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PostgreSQL Reference Manual - Volume 1 - SQL Language Reference
by The PostgreSQL Global Development Group
Paperback (6"x9"), 716 pages
ISBN 0954612027
RRP £32.00 ($49.95)

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6.10.2 Array Value Input

To write an array value as a literal constant, enclose the element values within curly braces and separate them by commas. (If you know C, this is not unlike the C syntax for initializing structures.) You may put double quotes around any element value, and must do so if it contains commas or curly braces. (More details appear below.) Thus, the general format of an array constant is the following:

'{ val1 delim val2 delim ... }'

where delim is the delimiter character for the type, as recorded in its pg_type entry. Among the standard data types provided in the PostgreSQL distribution, type box uses a semicolon (;) but all the others use comma (,). Each val is either a constant of the array element type, or a subarray. An example of an array constant is

'{{1,2,3},{4,5,6},{7,8,9}}'

This constant is a two-dimensional, 3-by-3 array consisting of three subarrays of integers.

To set an element of an array constant to NULL, write NULL for the element value. (Any upper- or lower-case variant of NULL will do.) If you want an actual string value “NULL”, you must put double quotes around it.

(These kinds of array constants are actually only a special case of the generic type constants discussed in section 2.1.2.5 Constants of Other Types. The constant is initially treated as a string and passed to the array input conversion routine. An explicit type specification might be necessary.)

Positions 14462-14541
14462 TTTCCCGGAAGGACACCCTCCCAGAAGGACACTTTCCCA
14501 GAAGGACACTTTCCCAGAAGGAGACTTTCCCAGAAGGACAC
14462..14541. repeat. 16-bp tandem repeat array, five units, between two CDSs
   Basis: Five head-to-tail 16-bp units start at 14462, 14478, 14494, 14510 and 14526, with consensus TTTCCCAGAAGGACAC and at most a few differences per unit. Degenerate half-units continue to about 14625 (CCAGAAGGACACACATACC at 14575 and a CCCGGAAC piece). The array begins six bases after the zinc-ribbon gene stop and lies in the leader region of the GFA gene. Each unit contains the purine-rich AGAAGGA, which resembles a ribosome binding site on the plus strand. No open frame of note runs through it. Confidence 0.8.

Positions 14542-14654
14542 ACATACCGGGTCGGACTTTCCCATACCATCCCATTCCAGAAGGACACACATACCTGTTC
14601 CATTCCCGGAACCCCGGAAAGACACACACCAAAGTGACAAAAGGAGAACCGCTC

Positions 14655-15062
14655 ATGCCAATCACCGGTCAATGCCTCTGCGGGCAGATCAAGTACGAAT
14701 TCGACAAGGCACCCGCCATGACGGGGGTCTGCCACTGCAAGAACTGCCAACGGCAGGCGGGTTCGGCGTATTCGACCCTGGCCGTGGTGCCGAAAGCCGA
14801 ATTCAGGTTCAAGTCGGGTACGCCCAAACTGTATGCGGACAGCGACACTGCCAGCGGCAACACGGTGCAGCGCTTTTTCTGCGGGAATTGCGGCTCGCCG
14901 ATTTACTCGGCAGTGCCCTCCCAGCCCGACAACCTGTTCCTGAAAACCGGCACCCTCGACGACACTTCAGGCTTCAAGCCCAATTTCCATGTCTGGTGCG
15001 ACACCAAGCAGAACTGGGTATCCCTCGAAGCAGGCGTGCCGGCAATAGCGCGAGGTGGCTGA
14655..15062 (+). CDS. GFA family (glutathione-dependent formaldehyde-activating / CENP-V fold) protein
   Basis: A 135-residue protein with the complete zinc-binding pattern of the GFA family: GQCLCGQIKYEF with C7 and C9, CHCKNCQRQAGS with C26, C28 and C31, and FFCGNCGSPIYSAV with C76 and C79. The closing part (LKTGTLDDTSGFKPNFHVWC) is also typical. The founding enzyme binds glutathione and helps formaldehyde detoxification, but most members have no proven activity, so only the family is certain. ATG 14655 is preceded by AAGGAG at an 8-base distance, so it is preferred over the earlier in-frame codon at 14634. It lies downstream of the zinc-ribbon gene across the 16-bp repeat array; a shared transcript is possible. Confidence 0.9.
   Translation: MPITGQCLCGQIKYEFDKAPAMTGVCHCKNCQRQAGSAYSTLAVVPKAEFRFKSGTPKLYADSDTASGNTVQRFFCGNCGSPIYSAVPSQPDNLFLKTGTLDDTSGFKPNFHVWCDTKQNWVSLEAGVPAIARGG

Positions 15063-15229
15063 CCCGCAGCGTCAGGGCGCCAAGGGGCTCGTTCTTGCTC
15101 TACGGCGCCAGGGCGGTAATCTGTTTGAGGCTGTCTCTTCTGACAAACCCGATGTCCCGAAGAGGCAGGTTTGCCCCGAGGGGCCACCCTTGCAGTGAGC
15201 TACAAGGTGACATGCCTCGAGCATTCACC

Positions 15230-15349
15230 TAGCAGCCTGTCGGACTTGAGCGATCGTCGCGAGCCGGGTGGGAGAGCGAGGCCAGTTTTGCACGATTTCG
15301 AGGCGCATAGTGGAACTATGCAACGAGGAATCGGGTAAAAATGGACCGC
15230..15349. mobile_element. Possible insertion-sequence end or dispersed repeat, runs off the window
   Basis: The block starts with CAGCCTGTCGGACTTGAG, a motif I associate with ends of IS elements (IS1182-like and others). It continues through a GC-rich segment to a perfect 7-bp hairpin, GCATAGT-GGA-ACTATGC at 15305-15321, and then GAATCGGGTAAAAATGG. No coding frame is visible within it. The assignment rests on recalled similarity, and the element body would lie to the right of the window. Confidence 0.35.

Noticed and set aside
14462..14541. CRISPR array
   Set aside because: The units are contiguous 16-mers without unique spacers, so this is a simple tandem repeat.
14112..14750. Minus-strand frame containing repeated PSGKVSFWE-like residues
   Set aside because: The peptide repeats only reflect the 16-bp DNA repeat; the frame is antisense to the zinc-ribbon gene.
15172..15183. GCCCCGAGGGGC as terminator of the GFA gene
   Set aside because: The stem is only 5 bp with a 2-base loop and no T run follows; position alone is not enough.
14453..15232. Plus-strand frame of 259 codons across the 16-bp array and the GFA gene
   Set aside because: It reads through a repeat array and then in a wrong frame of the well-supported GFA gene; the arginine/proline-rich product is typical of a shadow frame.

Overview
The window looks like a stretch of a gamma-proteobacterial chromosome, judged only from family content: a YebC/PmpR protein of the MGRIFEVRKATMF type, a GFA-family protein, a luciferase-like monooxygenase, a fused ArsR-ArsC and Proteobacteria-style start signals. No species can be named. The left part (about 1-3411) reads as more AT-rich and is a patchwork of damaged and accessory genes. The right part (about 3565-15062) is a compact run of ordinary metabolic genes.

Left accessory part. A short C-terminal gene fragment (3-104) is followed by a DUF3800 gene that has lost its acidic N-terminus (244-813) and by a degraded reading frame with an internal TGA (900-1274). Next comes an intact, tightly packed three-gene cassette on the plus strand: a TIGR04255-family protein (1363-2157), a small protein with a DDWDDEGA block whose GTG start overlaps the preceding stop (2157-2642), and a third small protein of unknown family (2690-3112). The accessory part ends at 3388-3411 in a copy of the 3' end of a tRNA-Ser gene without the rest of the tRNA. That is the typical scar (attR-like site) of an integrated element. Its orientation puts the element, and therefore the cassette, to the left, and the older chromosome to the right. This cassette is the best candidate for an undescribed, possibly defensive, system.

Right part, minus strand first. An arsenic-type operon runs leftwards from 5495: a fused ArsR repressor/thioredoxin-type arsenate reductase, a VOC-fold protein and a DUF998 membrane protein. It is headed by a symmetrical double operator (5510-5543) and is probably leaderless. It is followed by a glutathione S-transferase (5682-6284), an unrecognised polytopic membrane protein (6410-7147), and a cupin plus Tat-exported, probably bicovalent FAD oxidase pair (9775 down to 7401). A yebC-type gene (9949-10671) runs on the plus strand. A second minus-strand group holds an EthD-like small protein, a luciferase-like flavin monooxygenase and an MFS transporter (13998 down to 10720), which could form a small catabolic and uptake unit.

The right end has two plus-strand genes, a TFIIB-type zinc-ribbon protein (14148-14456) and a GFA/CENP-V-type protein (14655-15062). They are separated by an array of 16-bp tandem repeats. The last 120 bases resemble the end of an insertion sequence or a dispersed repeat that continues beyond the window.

Now we can show some INSERT statements.

INSERT INTO sal_emp
    VALUES ('Bill',
    '{10000, 10000, 10000, 10000}',
    '{{"meeting", "lunch"}, {"training", "presentation"}}');

INSERT INTO sal_emp
    VALUES ('Carol',
    '{20000, 25000, 25000, 25000}',
    '{{"breakfast", "consulting"}, {"meeting", "lunch"}}');

The result of the previous two inserts looks like this:

SELECT * FROM sal_emp;
 name  |      pay_by_quarter       |
-------+---------------------------+
 Bill  | {10000,10000,10000,10000}
 Carol | {20000,25000,25000,25000}
                 schedule
-------------------------------------------
 | {{meeting,lunch},{training,presentation}}
 | {{breakfast,consulting},{meeting,lunch}}
(2 rows)

The ARRAY constructor syntax may also be used:

INSERT INTO sal_emp
    VALUES ('Bill',
    ARRAY[10000, 10000, 10000, 10000],
    ARRAY[['meeting', 'lunch'], ['training', 'presentation']]);

INSERT INTO sal_emp
    VALUES ('Carol',
    ARRAY[20000, 25000, 25000, 25000],
    ARRAY[['breakfast', 'consulting'], ['meeting', 'lunch']]);

Notice that the array elements are ordinary SQL constants or expressions; for instance, string literals are single quoted, instead of double quoted as they would be in an array literal. The ARRAY constructor syntax is discussed in more detail in section 2.2.10 Array Constructors.

Multidimensional arrays must have matching extents for each dimension. A mismatch causes an error report, for example:

INSERT INTO sal_emp
    VALUES ('Bill',
    '{10000, 10000, 10000, 10000}',
    '{{"meeting", "lunch"}, {"meeting"}}');
ERROR:  multidimensional arrays must have array expressions
 with matching dimensions
ISBN 0954612027PostgreSQL Reference Manual - Volume 1 - SQL Language ReferenceSee the print edition